Albany Internal Medicine


Pulmonary Rehabilitation

Pulmonary rehabilitation (rehab) is a broad program that helps improve the well-being of people who have chronic (ongoing) breathing problems, such as COPD (chronic obstructive pulmonary disease), sarcoidosis, idiopathic pulmonary fibrosis, or cystic fibrosis. Pulmonary rehab can also benefit people who need lung surgery, both before and after the surgery.

Pulmonary rehabilitation does not replace medical treatment, but can support medical therapies to help people stay more active and carry out day-to-day activities.

Components of pulmonary rehab include:

  • Exercise training
  • Nutritional counseling
  • Education on your lung disease or condition and how to manage it
  • Energy-conserving techniques
  • Breathing strategies
  • Psychological counseling and/or group support

Recommended components of an individual's rehab program will depend on what you and your doctor think you need. It may include exercise training, nutrition advice, education about your disease and how to manage it, and counseling.

The different parts of the rehab program are managed by different types of health care professionals, including doctors, nurses, physical therapists, respiratory therapists, exercise specialists, and dietitians who work together to develop a individualized program.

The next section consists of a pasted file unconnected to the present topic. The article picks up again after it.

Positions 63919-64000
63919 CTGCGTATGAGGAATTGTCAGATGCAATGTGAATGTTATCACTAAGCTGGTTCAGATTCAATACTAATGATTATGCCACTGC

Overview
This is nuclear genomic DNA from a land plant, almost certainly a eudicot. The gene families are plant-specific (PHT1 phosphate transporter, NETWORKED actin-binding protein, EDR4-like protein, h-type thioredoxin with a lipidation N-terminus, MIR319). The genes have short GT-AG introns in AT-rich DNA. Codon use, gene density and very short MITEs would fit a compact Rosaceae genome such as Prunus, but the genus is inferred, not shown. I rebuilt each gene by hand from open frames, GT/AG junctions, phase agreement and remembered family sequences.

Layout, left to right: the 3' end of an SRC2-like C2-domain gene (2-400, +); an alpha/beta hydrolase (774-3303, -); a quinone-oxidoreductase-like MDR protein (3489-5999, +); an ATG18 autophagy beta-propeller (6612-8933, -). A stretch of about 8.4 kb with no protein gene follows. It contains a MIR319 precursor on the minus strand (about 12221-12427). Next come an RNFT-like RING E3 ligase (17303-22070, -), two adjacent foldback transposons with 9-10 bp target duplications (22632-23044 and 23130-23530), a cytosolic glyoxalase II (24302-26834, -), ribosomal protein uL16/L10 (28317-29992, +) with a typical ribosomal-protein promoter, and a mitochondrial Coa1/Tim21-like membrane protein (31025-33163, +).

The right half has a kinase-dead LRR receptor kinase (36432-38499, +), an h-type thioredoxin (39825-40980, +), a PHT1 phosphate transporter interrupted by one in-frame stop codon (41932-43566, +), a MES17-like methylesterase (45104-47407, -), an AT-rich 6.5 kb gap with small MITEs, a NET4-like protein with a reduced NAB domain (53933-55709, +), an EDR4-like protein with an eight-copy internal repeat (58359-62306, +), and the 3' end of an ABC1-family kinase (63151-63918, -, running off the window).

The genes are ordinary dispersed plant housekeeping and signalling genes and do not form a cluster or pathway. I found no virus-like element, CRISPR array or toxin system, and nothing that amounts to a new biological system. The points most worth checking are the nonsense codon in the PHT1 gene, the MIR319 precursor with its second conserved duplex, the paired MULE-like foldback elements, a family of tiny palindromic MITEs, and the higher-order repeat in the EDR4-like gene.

Medical evaluation and management

Lung function tests, such as spirometry, may be performed before and after rehab.

Setting goals

You will work with your pulmonary rehab team to set goals for your program. These goals will look at the types of activities that you want to do. For example, you may want to take walks every day, do chores around the house, and visit with friends. These things will be worked on in your pulmonary rehab program.

Exercise training

Your program may include exercise training. This training includes showing you exercises to help your arms and legs get stronger. You may also learn breathing exercises that strengthen the muscles needed for breathing.


Many pulmonary rehab programs have an educational component that helps you learn about your disease and symptoms, commonly used treatments, different techniques used to manage symptoms, and what you should expect from the program. The education may include meeting with (1) a dietitian to learn about your diet and healthy eating; (2) an occupational therapist to learn ways that are easier on your breathing to carry out your everyday activities; or (3) a respiratory therapist to learn about breathing techniques and how to do respiratory treatments.

Program results (outcomes)

You will talk with your pulmonary rehab team at different times during your program to go over the goals that you set and see if you are meeting them. For example, if your goal is to walk every day for 30 minutes, you will talk to members of your pulmonary team and tell them how often you are walking and for how long. The team is interested in helping you reach your goals.